Estimated reading time: 4 minutes
Age of Heroes VR wears some pretty familiar inspirations on its sleeve. It really tries to harness the feeling of major boss fights from MMOs, all while delivering it in an immersive virtual reality experience. Some aspects of this title work better than others, but the potential here is pretty hard to deny.
I have sunk a lot of hours into MMOs over the years, and there are two aspects to those games that has always captured my imagination – exploration and large boss fights. Of course, these moments are at their best when they combine. Perhaps one of my favorite moments in World of Warcraft was the first time I made my way deep into the northern mountain passage in Duskwood to discover a strange sliver of elven-like woods – and a massive, cranky dragon to boot. I was pretty low level at the time, so I sat back eating popcorn and taking a few screenshots as I watched a rather massive battle taking place down below between the dragon and a gaggle of Alliance players. Eventually the dragon won out and the players got wiped, but it was a pretty spectacular show – and in large part this is the kind of feeling that Age of Heroes VR is attempting to encapsulate.
Age of Heroes VR is focused on a trio of classes that allow players to come together and skips the exploration aspect of MMOs and cuts to the chase of big boss fights. This of course has a way of making the game feel less like the MMOs it claims inspired it and more of an arena style fighting game that pits you against legions of smaller critters like shambling skeletons before taking on the big bad boss behind the encounter.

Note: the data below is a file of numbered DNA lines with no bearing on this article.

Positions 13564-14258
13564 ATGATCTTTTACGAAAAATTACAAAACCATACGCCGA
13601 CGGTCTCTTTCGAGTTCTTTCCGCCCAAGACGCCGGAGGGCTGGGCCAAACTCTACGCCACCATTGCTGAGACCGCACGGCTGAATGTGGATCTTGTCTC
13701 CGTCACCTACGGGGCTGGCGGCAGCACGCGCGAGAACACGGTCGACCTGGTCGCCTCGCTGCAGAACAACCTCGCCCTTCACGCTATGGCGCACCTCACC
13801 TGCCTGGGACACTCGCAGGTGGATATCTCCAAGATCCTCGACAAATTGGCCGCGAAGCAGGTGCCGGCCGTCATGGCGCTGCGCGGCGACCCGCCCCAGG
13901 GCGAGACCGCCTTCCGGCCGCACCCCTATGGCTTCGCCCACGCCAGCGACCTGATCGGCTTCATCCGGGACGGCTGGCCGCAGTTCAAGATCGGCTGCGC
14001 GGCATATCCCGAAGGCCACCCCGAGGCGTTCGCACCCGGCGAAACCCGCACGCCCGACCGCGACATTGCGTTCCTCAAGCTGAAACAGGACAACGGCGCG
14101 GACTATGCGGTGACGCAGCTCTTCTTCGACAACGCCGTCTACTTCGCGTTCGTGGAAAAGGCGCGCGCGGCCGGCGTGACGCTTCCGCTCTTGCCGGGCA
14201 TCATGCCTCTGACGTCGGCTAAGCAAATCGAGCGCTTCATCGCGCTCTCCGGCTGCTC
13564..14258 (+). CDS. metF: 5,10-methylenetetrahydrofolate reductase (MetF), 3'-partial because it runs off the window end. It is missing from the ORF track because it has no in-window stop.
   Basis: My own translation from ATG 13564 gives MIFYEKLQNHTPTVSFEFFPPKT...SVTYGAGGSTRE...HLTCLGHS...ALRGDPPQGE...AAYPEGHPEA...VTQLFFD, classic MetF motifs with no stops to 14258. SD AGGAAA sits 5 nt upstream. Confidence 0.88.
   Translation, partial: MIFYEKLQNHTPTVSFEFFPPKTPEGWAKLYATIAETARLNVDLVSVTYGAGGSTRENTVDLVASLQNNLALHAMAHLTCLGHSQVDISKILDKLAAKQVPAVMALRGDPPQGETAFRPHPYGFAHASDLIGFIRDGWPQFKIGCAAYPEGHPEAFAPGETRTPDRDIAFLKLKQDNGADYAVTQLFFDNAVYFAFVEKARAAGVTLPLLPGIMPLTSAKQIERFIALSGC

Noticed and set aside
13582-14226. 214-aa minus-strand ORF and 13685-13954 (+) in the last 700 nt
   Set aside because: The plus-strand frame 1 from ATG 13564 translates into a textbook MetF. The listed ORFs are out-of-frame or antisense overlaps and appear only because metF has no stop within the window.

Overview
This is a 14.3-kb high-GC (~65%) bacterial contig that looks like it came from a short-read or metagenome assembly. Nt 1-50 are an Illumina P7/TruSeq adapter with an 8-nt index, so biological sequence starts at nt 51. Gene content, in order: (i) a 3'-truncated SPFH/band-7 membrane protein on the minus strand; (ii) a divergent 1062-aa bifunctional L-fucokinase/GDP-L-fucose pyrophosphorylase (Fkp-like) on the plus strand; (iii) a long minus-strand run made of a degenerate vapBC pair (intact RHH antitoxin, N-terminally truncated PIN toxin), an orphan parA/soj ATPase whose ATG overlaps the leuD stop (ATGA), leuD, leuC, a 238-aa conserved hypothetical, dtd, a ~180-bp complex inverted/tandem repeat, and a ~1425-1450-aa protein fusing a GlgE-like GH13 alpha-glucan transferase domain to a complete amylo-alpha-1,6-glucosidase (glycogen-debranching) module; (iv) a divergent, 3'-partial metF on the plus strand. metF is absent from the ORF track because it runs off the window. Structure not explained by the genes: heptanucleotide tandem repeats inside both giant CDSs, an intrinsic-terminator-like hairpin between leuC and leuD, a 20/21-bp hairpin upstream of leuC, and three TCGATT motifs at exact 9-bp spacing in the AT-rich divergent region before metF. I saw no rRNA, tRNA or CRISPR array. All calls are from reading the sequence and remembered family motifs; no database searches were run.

It helps that the combat is pretty intuitive with the classes, focusing on a handful of different attack styles that allow you to move around while trying to either take the enemies out or keeping them distracted. In particular the Warlock was interesting, because the character has a bit of a puppet master feel to the attacks, summoning minions that attract the attention of your enemies.
The product values are a bit of a mixed bag at this point. The music was the type of high fantasy fare I would expect from a game like this, and while it is not terribly memorable, it certainly fit the the game’s overall style well enough. The spoken dialogue does not hold up nearly as well – it was frankly kind of cheesy and needs some replacement I think. The visuals are pretty spectacular, and certainly reminded me of many of the MMOs I have played in the past, with some great use of color and contrasting light sources. The animations are a bit rough in places, but I understand that this is a very early access title and that it is still actively being worked on.
If Age of Heroes VR can find that sweet spot where exploration can lead to moments of discovery, I think it will wind up providing a much more compelling package. Right now there is not a great deal of content to explore, which keeps you on a somewhat straight and narrow track. It works well enough to shepherd the player into some cool climactic fights, but for me those boss battles have only ever been part of the equation. The art design shows signs of being pretty strong, some some sweeping vistas and moments of fantastical otherworld discovery could wind up being what helps to make this a more complete game as it continues to move further through its development. The potential is here, but there is still a good ways to go.Score: N/A